The project was greatly aided by Georgia’s Landmark Museum Building code, designed with the special needs of historic structures in mind. The solution to many of the building’s code issues was in dividing the building into zones based on intended use to limit the scope of intervention required. Public events are limited to certain designated areas, and tour groups to other areas are kept small and always guided by staff familiar with the house and exit routes. This means modern devices, such as exit signs, fire alarm pulls, and strobe lights, are installed in public-use zones only.
Devising zones was also useful in solving structural issues. The building’s structural systems were designed to carry residential loads and required significant reinforcing to meet the structural demands of a 21st century public building. Great efforts were made to retain the original wood structural members, reinforcing rather than replacing them. Major reinforcement was carried out in the public-use spaces, and specifically designated tour routes helped in limiting areas of structural intervention.
Accommodating Modern Demands
Several new “outbuildings,” designed in the spirit of early outbuildings, house support functions such as public restrooms, catering kitchen, gift shop, and a display and video presentation area. To have located these services within the house would have severely impacted the structure. The accessible entrance to the Mansion is through one of the outbuildings connected to the rear of the house.
The result of these efforts is a faithful restoration of one of Georgia’s most significant public buildings that conveys its rich history – and will allow it to continue to serve as an important gathering space for the public for many years to come.
Susan Turner, AIA, is a principal at Lord, Aeck & Sargent and leader of its Historic Preservation Studio in Atlanta.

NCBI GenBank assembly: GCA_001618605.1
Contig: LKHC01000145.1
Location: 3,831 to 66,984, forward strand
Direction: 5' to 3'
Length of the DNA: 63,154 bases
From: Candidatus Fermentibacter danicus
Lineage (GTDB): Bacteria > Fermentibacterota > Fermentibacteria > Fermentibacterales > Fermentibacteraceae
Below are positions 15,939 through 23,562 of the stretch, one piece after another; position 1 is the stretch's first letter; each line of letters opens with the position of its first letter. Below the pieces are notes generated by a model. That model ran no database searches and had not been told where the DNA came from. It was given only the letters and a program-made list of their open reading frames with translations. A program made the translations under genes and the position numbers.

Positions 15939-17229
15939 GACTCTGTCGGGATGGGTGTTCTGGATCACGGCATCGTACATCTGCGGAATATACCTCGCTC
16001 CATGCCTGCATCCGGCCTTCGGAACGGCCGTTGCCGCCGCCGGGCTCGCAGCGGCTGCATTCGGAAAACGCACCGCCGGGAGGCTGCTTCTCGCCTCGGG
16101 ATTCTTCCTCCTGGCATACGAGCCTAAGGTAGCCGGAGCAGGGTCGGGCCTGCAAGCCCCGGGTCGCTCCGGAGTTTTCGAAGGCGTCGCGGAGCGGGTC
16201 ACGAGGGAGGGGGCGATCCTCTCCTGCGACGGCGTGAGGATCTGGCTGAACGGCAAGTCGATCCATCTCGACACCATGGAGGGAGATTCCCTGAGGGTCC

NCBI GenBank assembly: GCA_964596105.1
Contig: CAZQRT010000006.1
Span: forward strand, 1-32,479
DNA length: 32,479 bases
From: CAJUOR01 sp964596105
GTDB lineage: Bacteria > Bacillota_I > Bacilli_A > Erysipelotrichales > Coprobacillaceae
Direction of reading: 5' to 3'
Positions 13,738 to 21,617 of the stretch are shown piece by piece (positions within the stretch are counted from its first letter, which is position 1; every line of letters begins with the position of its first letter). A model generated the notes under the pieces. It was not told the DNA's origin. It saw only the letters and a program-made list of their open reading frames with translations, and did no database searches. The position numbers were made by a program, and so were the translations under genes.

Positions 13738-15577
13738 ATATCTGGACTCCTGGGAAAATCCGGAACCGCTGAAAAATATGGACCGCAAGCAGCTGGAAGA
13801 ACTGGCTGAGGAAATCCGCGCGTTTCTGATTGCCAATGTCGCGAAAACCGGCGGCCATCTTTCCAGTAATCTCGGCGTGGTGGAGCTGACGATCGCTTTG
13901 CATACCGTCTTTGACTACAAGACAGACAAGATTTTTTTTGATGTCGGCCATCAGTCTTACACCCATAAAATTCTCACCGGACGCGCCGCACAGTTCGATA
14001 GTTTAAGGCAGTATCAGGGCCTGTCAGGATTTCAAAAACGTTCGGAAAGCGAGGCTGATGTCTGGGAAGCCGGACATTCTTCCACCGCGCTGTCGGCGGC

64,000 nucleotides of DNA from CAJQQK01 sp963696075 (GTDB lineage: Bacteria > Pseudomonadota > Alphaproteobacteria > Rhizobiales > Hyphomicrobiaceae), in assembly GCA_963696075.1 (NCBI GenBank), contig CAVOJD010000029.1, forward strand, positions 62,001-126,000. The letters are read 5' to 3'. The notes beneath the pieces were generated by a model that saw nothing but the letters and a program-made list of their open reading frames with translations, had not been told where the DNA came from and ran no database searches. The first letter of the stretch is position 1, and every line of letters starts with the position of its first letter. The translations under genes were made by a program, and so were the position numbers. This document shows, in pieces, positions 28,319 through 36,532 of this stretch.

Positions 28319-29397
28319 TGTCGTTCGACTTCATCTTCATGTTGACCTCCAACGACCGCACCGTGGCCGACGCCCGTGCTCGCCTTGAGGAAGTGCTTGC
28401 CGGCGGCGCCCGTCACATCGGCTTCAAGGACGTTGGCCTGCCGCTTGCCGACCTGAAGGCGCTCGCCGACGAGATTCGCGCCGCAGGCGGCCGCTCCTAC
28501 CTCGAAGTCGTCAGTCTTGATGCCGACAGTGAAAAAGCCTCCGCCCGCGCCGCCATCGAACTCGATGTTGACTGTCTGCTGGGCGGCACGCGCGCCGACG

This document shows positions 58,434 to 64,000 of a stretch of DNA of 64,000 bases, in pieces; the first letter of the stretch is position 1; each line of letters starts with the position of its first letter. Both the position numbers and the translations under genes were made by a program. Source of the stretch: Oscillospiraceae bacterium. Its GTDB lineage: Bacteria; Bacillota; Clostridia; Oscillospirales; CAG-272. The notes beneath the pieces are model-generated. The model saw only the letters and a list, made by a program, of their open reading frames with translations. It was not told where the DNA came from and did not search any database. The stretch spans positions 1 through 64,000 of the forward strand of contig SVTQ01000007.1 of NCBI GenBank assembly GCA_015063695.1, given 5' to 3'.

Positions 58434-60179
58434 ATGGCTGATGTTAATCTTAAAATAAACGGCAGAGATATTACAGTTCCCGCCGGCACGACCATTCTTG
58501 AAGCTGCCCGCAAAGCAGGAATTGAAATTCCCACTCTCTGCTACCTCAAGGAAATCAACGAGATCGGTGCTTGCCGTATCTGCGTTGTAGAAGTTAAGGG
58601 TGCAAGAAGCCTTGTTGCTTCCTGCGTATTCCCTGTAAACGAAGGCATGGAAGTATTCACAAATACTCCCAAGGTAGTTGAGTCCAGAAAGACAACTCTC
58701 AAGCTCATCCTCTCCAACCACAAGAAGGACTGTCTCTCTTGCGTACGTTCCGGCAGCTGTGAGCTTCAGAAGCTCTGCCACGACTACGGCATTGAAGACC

Owner: Board of Regents, Georgia College & State University
Owner’s Cost Consultant: The Christman Company
Construction Manager: Garbutt / Christman Joint Venture
Architect: Lord Aeck & Sargent
Associated Architect: Architects 4, Inc.
MEP&FP Engineer: Andrews, Hammock & Powell
Preservation MEP&FP Engineer: SWS Engineering
Structural Engineer: Robert Darvis Associates
Civil Engineer: Dames & Moore / URS
Archeology: Southern Research
Finishes Analysis: Sara B. Chase
Historian: Dr. William Seale
Stucco Consultant: Andrew Ladygo
Photography: Jonathan Hillyer
Founded in 1942, Lord, Aeck & Sargent serves clients in scientific, academic, historic preservation, arts and cultural, and housing and mixed-use development markets. The firm has offices in Ann Arbor, Michigan; Atlanta; and Chapel Hill, North Carolina.
Editor’s note: To date, the Old Governors Mansion has won a number of awards including:
-- Two awards from the Georgia Trust for Historic Preservation: Marguerite Williams Award for the project’s significant impact on preservation during 2004, and a 2005 Excellence in Restoration Award.
-- Associated General Contractors (Georgia Branch) 2005 Build Georgia Award for Construction Management Renovation $100 million+
-- Grand Award in Building Design & Construction’s 22nd annual Reconstruction & Renovation Awards Competition
(click on pictures to enlarge)
(© Jonathan Hillyer)Old Governor’s Mansion restored rotunda
(© Jonathan Hillyer)Restored Mansion
(Georgia College & State University)Antebellum rendition of the Old Governor’s Mansion
(Georgia College & State University)Historic photo showing dormitory addition
(© Jonathan Hillyer)Restored Saloon, main public space
(© Jonathan Hillyer)Restored bedroom
(© Jonathan Hillyer)Restored kitchen
(Lord, Aeck & Sargent)The attic is used for equipment location
(Lord, Aeck & Sargent)Plan showing vertical duct chases in blue
(Lord, Aeck & Sargent)Ductwork installed in vertical chase
(Lord, Aeck & Sargent)Ductwork installed between joists
(Lord, Aeck & Sargent)Detail of diffuser
(Lord, Aeck & Sargent)Diffuser in plaster cornice
(© Jonathan Hillyer)Cabinets used for return air in restored linen room
(Lord, Aeck & Sargent)Detail of cabinet in linen room
(Lord, Aeck & Sargent)Return air grille in portico ceiling
(Lord, Aeck & Sargent)Plan highlighting public-use areas
(Lord, Aeck & Sargent)Reinforcement of historic floor joists
(© Jonathan Hillyer)View of new outbuildings
(© Jonathan Hillyer)New video and museum space
© 2005 ArchNewsNow.com